The rule is a compromise between the twin policy goals of protecting competition, as Congress intended with the antitrust laws, and spurring innovation, as Congress intended with the patent laws. So long as the drug companies have patents in effect, so most courts have reasoned, the government has bestowed them with monopoly protections the benefits of which they can parcel out as they please. Only after the patents lapse will any restraints of trade imposed by the settlements exceed those allowed by the patent laws and therefore violate the antitrust laws.
The FTC AndroGel Challenge
The AndroGel settlement permitted generic competition before the patent expired, thus falling squarely within the majority rule.
Not to be deterred, the FTC tried to bring its AndroGel challenge in California, avoiding the brunt of the Eleventh Circuit’s precedent and perhaps seeking fertile ground to widen a circuit split.9 The Central District of California booted the case to the Northern District of Georgia, "where the underlying patent suits were litigated and settled."10 The Northern District of Georgia then tossed the case out as legally deficient.
The FTC appealed to the Eleventh Circuit, hanging its argument on rhetorical sleight of hand about the meaning of "exclusionary potential": "[A] patent has no exclusionary potential if its holder was not likely to win the underlying infringement suit. And if the patent has no exclusionary potential, the FTC continues, then any reverse payment settlement that excludes any competition from the market necessarily exceeds the potential exclusionary scope of the patent and must be seen as the patent holder’s illegal ‘"buying off" of a serious threat to competition.’"11 In other words, the FTC argued that a patent vulnerable to defeat in a court of law is no better than no patent at all, and earns the patent holder no exemption from the antitrust laws. According to the FTC, Solvay was "not likely to prevail" in the patent suit, and that accordingly the patent was "unlikely" to prevent generic entry before expiration.
The Watson court told the FTC no means no, not unlikely. Even a patent unlikely to withstand judicial scrutiny does not have no exclusionary potential; nor does settlement indicate that a patent is likely to be defeated. "A party likely to win might not want to play the odds for the same reason that one likely to survive a game of Russian roulette might not want to take a turn. With four chambers of a seven-chamber revolver unloaded, a party pulling the trigger is likely (57 percent to 43 percent) to survive, but the undertaking is still one that can lead to undertaking."12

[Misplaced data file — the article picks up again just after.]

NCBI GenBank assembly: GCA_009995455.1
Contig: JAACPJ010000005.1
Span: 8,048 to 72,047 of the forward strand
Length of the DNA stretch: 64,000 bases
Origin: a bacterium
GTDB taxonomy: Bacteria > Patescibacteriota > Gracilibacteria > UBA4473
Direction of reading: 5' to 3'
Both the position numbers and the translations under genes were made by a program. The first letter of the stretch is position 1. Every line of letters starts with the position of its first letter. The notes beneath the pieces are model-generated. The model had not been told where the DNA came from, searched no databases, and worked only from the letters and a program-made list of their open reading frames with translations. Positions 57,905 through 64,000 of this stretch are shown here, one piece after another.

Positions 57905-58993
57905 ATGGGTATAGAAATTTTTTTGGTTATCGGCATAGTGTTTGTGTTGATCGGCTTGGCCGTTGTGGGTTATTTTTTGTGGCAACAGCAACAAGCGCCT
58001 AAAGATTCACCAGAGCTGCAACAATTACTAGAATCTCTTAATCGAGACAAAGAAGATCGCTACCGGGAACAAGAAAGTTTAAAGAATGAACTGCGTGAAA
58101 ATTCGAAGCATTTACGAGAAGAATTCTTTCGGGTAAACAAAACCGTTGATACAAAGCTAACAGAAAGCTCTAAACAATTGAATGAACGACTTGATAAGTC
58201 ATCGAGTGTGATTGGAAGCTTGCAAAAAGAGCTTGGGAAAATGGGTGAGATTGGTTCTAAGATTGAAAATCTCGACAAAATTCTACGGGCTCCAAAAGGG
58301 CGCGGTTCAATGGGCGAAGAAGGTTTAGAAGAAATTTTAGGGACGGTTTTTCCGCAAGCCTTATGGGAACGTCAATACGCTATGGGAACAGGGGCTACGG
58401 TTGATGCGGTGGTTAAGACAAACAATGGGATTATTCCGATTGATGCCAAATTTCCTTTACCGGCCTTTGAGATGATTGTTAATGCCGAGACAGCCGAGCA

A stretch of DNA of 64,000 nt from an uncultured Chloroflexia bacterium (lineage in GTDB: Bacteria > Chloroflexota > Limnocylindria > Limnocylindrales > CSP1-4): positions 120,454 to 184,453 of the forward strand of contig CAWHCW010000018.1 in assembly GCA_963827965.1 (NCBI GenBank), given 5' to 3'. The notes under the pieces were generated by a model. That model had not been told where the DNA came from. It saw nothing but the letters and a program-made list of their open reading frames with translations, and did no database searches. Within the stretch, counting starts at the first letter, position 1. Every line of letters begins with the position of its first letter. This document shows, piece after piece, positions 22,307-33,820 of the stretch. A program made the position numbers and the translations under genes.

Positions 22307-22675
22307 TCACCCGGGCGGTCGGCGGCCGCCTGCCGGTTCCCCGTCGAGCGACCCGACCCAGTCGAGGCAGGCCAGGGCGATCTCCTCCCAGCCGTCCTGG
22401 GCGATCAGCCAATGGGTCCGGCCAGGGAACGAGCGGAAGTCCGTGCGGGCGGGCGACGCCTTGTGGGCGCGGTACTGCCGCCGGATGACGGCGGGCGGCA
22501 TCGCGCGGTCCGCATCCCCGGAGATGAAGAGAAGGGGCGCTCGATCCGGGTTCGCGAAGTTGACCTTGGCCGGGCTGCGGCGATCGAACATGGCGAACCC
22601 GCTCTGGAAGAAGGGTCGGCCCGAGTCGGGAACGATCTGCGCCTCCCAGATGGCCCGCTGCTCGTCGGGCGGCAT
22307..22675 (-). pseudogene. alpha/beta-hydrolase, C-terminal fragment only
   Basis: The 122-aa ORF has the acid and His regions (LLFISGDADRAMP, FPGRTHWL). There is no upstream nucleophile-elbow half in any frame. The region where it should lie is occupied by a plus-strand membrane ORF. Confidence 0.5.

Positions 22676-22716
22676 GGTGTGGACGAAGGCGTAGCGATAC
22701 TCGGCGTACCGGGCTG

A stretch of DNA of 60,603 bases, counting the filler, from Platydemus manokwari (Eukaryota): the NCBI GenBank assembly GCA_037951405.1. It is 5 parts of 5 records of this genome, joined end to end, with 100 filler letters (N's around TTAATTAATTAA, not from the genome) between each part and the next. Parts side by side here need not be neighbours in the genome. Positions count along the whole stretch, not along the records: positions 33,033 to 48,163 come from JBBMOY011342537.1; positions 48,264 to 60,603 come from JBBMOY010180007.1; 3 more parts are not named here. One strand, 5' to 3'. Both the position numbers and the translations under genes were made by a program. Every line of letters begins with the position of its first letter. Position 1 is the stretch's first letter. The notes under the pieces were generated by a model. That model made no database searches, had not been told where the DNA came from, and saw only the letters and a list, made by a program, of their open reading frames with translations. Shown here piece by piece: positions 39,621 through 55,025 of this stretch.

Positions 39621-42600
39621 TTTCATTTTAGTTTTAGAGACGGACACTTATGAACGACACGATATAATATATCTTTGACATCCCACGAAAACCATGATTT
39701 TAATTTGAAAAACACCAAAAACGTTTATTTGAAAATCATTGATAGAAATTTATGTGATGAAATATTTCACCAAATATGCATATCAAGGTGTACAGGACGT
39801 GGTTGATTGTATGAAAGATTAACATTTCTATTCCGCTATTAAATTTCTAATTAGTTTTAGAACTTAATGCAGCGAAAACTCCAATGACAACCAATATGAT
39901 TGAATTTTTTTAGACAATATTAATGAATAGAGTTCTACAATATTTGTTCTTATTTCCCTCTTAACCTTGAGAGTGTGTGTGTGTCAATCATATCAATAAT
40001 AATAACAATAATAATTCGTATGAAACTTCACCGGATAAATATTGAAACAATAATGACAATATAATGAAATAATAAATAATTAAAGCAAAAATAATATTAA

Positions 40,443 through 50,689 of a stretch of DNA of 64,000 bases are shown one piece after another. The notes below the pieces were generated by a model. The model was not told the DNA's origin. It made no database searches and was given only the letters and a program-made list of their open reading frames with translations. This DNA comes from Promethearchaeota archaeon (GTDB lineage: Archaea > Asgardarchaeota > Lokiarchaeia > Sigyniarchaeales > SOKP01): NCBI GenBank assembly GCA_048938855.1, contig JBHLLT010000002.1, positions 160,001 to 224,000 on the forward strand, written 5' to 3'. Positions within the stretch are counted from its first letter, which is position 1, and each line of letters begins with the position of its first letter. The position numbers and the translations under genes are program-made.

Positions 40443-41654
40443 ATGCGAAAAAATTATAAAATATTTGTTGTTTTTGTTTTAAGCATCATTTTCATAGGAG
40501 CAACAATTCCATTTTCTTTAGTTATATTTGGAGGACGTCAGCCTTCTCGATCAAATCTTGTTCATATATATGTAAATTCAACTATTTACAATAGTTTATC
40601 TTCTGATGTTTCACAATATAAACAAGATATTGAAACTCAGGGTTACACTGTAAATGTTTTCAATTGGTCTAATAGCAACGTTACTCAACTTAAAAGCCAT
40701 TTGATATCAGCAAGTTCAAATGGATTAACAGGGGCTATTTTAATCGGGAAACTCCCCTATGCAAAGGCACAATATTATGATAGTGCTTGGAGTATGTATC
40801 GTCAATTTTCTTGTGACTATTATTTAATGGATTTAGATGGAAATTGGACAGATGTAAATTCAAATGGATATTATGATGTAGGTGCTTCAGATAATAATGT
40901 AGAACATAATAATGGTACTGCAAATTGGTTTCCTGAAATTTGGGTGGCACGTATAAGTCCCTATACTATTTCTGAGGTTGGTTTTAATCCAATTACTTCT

The Eleventh Circuit also refused to adopt a rule requiring courts to undertake the "turducken task" of "deciding a patent case within an antitrust case about the settlement of the patent case."13 Under the Eleventh Circuit’s precedent, the question is much simpler: Does the settlement agreement exclude competition beyond the scope of the patent? The court affirmed the case’s dismissal.
has important ramifications for cases brought by private plaintiffs. These frequently allege that but for the settlement, the generic manufacturer would have won the patent litigation and therefore would have brought its drug to market earlier. After Watson, defendants will have solid support for their argument that it is inappropriate and unfeasible for courts in antitrust cases to relitigate the merits of the patent case.
The FTC is not done fighting. Nor is the battle to widen the circuit split on the treatment of reverse payment settlements over; the Third Circuit is mulling such a case right now.14 And bills are perpetually introduced in Congress that would make such deals illegal. Until those become law, or the Supreme Court rules that the settlements violate the antitrust laws, pharmaceutical companies likely will continue to enter into "reverse payment" settlements of patent litigation against would-be generic competitors.
The geography of the drug companies in question should be a first consideration. Companies with strong grounds for keeping the forum of an antitrust suit within circuits hewing to the looser "scope of the patent" standard have greater leeway in agreeing to reverse payment settlements. Once within those jurisdictions, any such settlements should fall within the bounds of the latest reverse payment decisions.
The FTC, likewise, does not consider all settlements of equal threat to competition. Obviously, those with less exclusionary effect are less likely to be targeted than those with more. Less obviously, but as Watson demonstrated, the FTC has set its sights on settlements involving patents it considers weak.15
Keeping tabs on the FTC’s moves is paramount for drug companies entering into agreements that take generic entry off the table, even for limited periods. The Watson decision, though not unexpected, is a boon for drug companies. It does not, however, fundamentally shore up the unstable landscape of antitrust enforcement in patent litigation settlements. For those that tread in this territory, it is still wise to tread with caution.